Undergraduate Cyberspace Training (UCT) baselines accessions through a combination of training and education. Much of the six-month course trains students on tactical communications, network fundamentals, ethics and traditional communication systems. The rest provides students with a broad overview on cyberspace operations and the different underlying skillsets. Graduates of UCT are expected to become cyberspace operators. However, because UCT must bring students with varying educational backgrounds to the same level, it cannot provide in-depth technical knowledge and skill sets. To better prepare for the asymmetric environment, UCT training tasks and objectives should be functionally aligned under Network Operations, Electromagnetic Operations, Information Operations and Cyberspace Maintenance. UCT would better meet its objectives and provide graduates that are nearly mission-qualified by:
1) Sending accessions to UCT only if they have a STEM background or pass an aptitude/affinity test.
2) Requiring UCT students to take an initial assessment to determine if they can accelerate through training.
3) Changing the UCT construct. The first four months would baseline students, and the last two months would centralize and standardize Initial Qualification Training focused on job-specific tasks, allowing quicker Mission Qualification Training.
The USAF must continue to provide the means to practice hard-won perishable technical skills. There are many available avenues to allocate resources provide this competence:
- Encourage cyberspace officers to personally participate in competitions to add depth to skill sets.
- Engage in wargaming and exercises to identify individual and organizational training deficiencies. Cyber Flag and Cyber Storm validate realistic education and training and prepare officers by fusing attack and defense across the full spectrum of operations.
- Compete for premier programs like Weapons Instructor Course, Education with Industry, AFIT and CNODP, which offer unparalleled paths to excellence.
Doctrine reflects the best means to obtain effects based on the most recent experiences. This wisdom is utilized to develop the training standards and curriculum taught at IST. In order to build systems that are resilient when attacked, conduct offensive attacks, and maintain and protect critical networks, the UCT curriculum needs to be adaptive. The cyberspace career field does a good job ensuring that the Professional Continuing Education courses and curriculum remains relevant and current in times of rapid change. They should apply the same rigor to UCT.
The Utilization & Training Workshop (U&TW)/Specialty Training Requirements Team Process is the forum used to create or to revise training standards and to ensure the validity and viability of career field training. Currently, the cyberspace operations career field manager (CFM) holds an annual U&TW to evaluate current training standards and discuss necessary changes. During the U&TW held in April 2013, several decisions were made which included UCT curriculum modifications, but it took over a year to implement the changes. The career field could do a better job of quickly implementing changes so that students are receiving relevant training by:
- Requiring UCT to conduct an internal, mini U&TW on a biannual basis to identify any necessary changes required to the curriculum based on changes in adversary tactics. Required modifications should be documented and sent to the CFM for review and consideration.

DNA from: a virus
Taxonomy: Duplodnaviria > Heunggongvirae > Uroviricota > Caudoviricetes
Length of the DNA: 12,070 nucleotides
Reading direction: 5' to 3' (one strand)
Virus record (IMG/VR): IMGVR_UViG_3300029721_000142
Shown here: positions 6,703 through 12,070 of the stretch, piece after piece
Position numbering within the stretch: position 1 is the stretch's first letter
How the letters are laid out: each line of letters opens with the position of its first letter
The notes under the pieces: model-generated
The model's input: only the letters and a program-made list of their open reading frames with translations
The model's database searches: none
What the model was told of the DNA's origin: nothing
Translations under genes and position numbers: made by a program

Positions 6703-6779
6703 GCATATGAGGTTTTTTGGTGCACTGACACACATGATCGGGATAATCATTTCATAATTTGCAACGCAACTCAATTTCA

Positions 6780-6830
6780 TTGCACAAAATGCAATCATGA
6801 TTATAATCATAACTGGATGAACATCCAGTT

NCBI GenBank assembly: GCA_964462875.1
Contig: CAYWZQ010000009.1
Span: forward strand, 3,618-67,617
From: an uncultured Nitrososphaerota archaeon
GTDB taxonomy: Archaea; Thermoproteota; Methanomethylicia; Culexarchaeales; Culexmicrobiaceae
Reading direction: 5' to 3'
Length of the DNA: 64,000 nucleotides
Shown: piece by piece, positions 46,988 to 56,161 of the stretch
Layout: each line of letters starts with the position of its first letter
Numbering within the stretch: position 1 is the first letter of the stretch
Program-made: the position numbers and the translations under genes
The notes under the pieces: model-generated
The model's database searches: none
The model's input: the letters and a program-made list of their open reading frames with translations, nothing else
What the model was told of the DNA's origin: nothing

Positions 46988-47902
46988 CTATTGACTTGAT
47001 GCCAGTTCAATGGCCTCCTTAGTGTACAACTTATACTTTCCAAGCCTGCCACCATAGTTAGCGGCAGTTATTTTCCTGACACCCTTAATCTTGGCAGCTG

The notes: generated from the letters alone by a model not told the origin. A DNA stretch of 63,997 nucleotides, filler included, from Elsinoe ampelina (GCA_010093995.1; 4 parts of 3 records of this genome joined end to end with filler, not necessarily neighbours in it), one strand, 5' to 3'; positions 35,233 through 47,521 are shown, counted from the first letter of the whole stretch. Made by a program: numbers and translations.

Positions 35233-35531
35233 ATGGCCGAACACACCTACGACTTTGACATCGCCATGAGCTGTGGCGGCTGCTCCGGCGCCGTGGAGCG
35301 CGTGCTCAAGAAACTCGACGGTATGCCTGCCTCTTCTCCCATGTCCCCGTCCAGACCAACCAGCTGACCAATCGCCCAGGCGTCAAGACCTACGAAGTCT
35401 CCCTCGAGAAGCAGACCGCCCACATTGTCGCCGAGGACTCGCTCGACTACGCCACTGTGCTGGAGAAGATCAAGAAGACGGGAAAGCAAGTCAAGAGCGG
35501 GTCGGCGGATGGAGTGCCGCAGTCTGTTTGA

- Employing the USAF Occupational Measurement Squadron to validate UCT training standards and material. In other words, survey squadron commanders to determine the quality of UCT graduates.
- The CFM should establish overarching curriculum timetables to ensure timely modification of course material. For example, minor curriculum revisions should take 30 days; simple revisions 45 days; major revisions 60 days; and complicated revisions 75 days.
The career field must also change current institutional structures that restrict the ability to grow cyberspace leaders. Changes needed include enforcing back-to-back operational tours for new accessions and loosening the time-on-station restriction where locations and units can provide natural career progression. The career field must prepare its officers for leadership by optimizing experiences and skills and developing capabilities to meet today’s and tomorrow’s challenges.
Secretary of Defense Ashton Carter recently characterized the challenges of the changing national security landscape: “Today’s security environment is dramatically different than the one we’ve been engaged in for the last 25 years and it requires new ways of thinking and new ways of acting.” More than ever before, assuring mission success in contemporary operations will integrate elements of cyberspace. Cyberspace operations, unilaterally or in support of air, sea, land, human and space missions, are the protagonist in 21st century national security. Service components, government institutions and partner nations will be brought together in the majority of efforts for the foreseeable future. It is clear that the United States is entering a new strategic era stemming from changing social, political and economic trends.
In order to sustain our edge in future conflicts, USAF leadership must develop a sustainable and flexible framework that manages and develops cyberspace cadre, today and into the future. It must consider the force of the future holistically, using a cradle-to-grave approach to secure the talent necessary to assure mission success in cyberspace. Accessions and retention are equally essential to an effective human capital plan for decades to come. In order to build information age cyberspace human capital, effective force management principles must determine how and where knowledge, skills, and experience are distributed across the force of the future. The challenges are colossal, but as Napoleon once said, “victory belongs to the most persevering.” Given that USAF Airmen are the most innovative and forward-thinking warriors of today’s age, victory will soon belong to us.
Maj. Brian Viola, Maj. Erica L. Fountain, and Maj. Michael C. Williams are graduates of the Multi-Domain Operational Strategist concentration of the Air Command and Staff College. Maj Viola is currently serving as a Program Element Monitor in SAF/AQ. Maj Fountain is currently serving on the AFRICOM Staff. Maj Williams is currently serving as the Director of Staff at the 435th Air Ground Operations Wing.
The views expressed are those of the author and do not reflect the official policy or position of the Department of Defense or the U.S. Government.